"For Comprehensions" - why "for"?

As far as I understand it, For Comprehensions are a way to write a chain of flatMap calls. So far so good, that I understand to a certain extend.

That leads me to my question: Why is it called For Comprehension, why much the decision on “for”? Where is the connection between flatMap and for, where for is as well used for iterating and looping?

Maybe, if I understand this I can better understand the anatomy of For Comprehensions.

AFAIK just because for collections map and flatMap represent (nested) iterations, so it is like a for each loop.

So if you have something like:

val userCountries = for {
  user <- users
  address <- user.addresses
} yield address.country

You can read it like:
“For each user in users and each address on the user addresses, then collect all the addresses countries into the variable userCountries”.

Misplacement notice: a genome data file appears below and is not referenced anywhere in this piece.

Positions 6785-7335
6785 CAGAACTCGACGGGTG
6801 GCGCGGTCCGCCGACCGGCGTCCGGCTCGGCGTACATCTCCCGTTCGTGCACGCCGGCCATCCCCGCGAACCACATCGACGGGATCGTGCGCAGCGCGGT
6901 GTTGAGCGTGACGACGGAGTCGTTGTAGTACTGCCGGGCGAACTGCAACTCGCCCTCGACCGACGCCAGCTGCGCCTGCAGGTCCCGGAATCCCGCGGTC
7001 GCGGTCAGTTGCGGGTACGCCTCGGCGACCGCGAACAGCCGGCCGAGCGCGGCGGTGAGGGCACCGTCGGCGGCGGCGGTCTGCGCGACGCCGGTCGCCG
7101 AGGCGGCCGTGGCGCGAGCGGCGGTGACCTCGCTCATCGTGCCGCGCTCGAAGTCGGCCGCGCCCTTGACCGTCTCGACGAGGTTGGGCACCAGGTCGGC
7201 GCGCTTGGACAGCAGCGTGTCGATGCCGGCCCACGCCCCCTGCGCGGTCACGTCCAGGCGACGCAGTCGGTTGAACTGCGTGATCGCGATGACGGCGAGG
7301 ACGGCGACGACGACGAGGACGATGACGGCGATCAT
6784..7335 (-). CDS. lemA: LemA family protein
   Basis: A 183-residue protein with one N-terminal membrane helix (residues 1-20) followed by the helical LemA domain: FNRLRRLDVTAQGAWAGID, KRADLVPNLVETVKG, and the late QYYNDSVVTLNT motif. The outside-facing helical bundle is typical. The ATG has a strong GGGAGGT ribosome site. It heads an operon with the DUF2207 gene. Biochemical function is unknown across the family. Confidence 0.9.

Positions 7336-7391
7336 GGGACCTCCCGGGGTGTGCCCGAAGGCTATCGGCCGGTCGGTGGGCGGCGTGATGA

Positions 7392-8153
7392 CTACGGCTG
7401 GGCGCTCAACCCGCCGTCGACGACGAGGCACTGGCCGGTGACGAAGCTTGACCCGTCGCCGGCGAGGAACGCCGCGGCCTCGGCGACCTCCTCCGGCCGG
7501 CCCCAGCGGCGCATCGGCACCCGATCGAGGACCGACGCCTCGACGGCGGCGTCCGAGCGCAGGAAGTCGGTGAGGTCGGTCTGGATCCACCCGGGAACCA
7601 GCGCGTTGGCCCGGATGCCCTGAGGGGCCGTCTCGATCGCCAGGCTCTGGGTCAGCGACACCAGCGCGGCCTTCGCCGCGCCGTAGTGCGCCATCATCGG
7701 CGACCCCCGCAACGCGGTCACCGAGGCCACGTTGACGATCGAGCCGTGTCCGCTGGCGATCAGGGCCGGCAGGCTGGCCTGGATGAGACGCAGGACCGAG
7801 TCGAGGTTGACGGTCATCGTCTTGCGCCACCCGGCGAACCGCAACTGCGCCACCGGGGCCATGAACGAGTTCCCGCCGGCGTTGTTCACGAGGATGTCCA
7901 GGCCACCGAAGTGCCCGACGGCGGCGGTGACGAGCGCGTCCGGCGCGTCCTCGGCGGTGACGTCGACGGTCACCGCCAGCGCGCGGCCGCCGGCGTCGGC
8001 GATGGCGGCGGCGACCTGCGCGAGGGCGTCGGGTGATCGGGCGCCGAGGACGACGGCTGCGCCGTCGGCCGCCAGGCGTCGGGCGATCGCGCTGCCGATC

Now, when you look at other effects like Option, Either, Future, IO, etc, while the idea of “iteration” is weirder, the wording still makes sense.

def process: Either[Error, String] = ???

val result = for {
  rawData <- process
  cleanData <- rawData.toIntOption.toRight(left = "Bad number")
} yield cleanData

You can read it like:
“For some raw data coming from the process, and for a cleaned data extracted from the raw data, collect the cleaned data on the result variable”.
So the wording is weird but still somewhat clear.


Yeah, exactly. In no small part, it makes it way easier for folks who are coming in from other languages.

I generally start out by teaching them that it’s more or less what they understand as a typical for-loop (in particular, many languages now have a concept of “loop over each element in this collection”), and then later ease them into The Joy of Monads.


You can read about translating for to map, flatmap and filter in depth in programming in scala 4 edition

Also remember, that Scala allows impure code and there are also people using it in a more imperative way. If you use for without yield, it isn’t translated to flatMap and map calls, but to foreach calls. For people coming from imperative languages, this means they can use for like a for-each-loop in other languages, and then just add a yield to get a “for loop which returns a new collection”.

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